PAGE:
Further to yesterday’s announcement that C&C Group, the drinks giant who own Magners, has acquired a minority stake in the Cornwall-based craft beer start-up Jubel, I thought it was a good opportunity to look at the craft beer market more generally, and in particular acquisitions in the sector.
What is a ‘craft beer’? The dictionary definition states that it is ‘a beer made in a traditional or non-mechanised way by a small brewery’ and in addition to that I would say that craft brewers also tend to focus on high quality ingredients and even branch into bold flavours, some as far-fetched as pizza and chocolate flavoured beer…
I am interested in the sector not only as a consumer, but also professionally. PKF Francis Clark has a specialist Food and Drink sector team and craft beer brewers are well represented within our client base and in the region more generally.
Craft beer has seen an explosion in popularity in the UK over recent years with the number of breweries growing at a massive 17%pa from 2009 to 2016, no doubt encouraged by the 50% tax break on beer duties for breweries producing less than 5,000 hectolitres.
This growth has resulted in the UK having the highest number of breweries per capita in the world. Volumes of craft beer continue to grow and buyouts of these microbreweries by large multinationals are also becoming ever more common, and indeed are tipped to accelerate.
Australian food and drink manufacturer, Lion, has recently been in the headlines with the acquisition of breakthrough UK craft brewer Magic Rock from Huddersfield, Yorkshire, in March of this year. This is not Lion’s first move into the UK craft beer market, having acquired London-based Fourpure Brewing Co back in July 2018, and comments from their Global Markets MD appear to not rule out further acquisitions in the future.
The UK has seen a number of this kind of takeover activity in the last few years including, back in 2015, the acquisition of the popular Camden Town Brewery by AB InBev, the largest brewer in the world and owner of brands such as Budweiser and Stella Artois. Earlier that year SABMiller (owners of Peroni and Grolsch) completed their purchase of Meantime Brewing Company, another London craft brewer who had been capitalising on the market growth, increasing its sales by a staggering 58% in the year before acquisition. These deals became “related by marriage” when AB InBev acquired SABMiller for a massive £79bn to create a brewing giant accounting for nigh on half of the brewing industry’s profits, a move tipped in part to be aimed at combatting the craft threat.
Not all transactions have been major stake acquisitions, for example Dutch giant Heineken’s acquisition of minority stakes in London breweries Brixton and Beavertown in 2017 and 2018 respectively provided the latter with a much needed £40m cash injection to increase capacity and to create an expected additional 150 jobs.
The BrewDog impact
We have also seen transactions in the larger end of the craft beer spectrum, with craft brew pioneer BrewDog receiving a £213m investment from TSG Partners, comprising of a £113m acquisition of 22% of the shares and a £100m injection of funds, after valuing the company at £1bn. The deal, delivering some lofty returns to the investors it attracted through its innovative “Equity for Punks” scheme, and even loftier to its founders, who just 10 years prior began brewing in a parent’s garage.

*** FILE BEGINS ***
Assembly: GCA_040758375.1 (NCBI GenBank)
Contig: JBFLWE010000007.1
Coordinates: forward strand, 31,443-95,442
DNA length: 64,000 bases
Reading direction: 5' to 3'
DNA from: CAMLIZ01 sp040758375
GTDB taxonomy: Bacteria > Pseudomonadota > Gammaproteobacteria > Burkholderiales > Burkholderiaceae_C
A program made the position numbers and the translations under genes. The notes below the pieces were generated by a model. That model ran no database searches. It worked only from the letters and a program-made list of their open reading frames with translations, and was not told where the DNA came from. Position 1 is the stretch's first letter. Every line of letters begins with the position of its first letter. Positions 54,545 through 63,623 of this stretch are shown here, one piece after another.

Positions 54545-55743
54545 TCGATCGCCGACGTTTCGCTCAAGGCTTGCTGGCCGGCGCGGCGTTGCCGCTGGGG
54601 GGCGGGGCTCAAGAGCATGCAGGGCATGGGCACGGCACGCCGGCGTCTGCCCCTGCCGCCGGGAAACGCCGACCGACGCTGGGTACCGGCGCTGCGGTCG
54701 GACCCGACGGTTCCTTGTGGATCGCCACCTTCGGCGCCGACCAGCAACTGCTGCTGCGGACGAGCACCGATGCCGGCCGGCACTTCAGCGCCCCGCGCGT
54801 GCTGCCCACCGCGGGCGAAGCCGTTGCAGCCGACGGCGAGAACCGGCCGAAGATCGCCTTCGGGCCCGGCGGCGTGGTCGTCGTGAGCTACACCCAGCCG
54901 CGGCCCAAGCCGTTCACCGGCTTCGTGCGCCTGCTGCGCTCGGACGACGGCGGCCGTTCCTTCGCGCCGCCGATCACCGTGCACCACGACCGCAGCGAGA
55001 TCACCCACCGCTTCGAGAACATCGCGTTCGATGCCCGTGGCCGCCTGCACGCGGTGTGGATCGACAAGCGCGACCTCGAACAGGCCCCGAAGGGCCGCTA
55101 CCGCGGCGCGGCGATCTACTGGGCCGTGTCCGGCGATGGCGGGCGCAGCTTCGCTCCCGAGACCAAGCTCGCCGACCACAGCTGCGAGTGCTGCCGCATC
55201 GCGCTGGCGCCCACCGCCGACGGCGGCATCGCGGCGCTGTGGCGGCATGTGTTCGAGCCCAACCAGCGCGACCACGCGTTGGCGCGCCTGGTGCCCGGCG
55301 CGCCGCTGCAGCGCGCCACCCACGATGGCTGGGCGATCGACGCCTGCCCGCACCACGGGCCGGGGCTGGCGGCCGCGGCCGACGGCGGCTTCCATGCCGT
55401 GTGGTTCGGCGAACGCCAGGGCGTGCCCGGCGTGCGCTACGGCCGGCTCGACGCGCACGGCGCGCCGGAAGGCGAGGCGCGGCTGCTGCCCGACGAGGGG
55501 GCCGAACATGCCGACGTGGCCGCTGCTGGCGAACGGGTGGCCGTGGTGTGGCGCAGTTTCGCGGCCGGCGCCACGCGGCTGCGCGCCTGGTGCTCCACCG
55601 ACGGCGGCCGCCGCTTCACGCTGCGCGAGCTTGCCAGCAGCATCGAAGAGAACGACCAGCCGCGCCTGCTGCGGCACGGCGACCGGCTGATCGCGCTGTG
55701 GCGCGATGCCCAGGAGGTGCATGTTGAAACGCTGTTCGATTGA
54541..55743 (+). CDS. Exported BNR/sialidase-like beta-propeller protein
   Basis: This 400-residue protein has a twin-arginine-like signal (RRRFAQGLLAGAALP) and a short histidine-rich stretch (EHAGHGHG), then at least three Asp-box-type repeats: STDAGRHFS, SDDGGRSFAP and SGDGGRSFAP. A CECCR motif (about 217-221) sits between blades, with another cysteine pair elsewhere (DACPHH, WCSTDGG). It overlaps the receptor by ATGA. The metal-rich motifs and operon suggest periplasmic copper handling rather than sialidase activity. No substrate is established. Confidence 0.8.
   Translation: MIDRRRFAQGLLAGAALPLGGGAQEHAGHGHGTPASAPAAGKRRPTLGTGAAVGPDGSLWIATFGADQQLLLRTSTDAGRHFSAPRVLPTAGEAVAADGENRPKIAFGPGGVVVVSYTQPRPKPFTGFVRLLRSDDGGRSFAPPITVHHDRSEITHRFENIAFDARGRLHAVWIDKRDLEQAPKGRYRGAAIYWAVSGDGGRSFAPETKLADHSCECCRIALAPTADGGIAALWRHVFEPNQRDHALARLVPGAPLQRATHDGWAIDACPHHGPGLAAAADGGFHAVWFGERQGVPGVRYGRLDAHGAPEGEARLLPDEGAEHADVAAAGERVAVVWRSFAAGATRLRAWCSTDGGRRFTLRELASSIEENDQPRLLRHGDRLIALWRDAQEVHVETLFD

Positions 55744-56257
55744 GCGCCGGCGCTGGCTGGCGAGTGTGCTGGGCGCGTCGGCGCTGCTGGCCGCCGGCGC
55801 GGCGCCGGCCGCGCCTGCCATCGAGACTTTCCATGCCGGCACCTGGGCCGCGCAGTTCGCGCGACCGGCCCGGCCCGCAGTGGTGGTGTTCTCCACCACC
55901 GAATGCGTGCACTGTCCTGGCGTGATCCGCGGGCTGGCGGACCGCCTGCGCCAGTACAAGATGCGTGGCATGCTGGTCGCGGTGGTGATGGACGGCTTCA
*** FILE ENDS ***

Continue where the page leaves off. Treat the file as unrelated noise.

I am sure the above is a factor in a number of craft beer brewers approaching the ‘crowd’ for equity investment through platforms such as Crowdcube, and also the receptiveness of the crowd to invest, where banks have perhaps not on the whole been receptive.
Happy hour may be over, but last orders is far from being called
The influx of competition from new entrants; market factors such as pub closures, the growing popularity of low/no alcohol beer and the development of craft style beers from the big players, are arguably combining to squeeze margins and leave the smaller craft beer producers at a crossroads with little spare self-generated capital for expansion.
Those at capacity can either seek to ‘grow’ or ‘hold’. Some brewers may take the option to continue as they are, earning a living doing what they love, or look for external investment (fund raise or takeover) to increase capacity and extend market reach to take the business to the next level.
The overall outlook can be viewed as positive; craft beer market is still outgrowing the total beer market, and the market share of craft beers in the UK is still below 5%, leaving substantial room for growth when compared to its 23% share of US sales, a market arguably further along a similar path.
“Success is where preparation and opportunity meet”
As mentioned above, PKF Francis Clark has a team that specialise in the Food and Drink sector, who work with other experts at the firm to help to successfully develop food and drink businesses. An example of issues currently being discussed and disseminated by that team are contained in the latest Food and Drink newsletter.
The articles in the spring edition cover a number of the areas covered in this blog including: Transactions (including sales to overseas buyer) and Funding. If you have any questions about how to take your craft brewing business forward please do not hesitate to contact one of our team firstname.lastname@example.org
By Ben Waters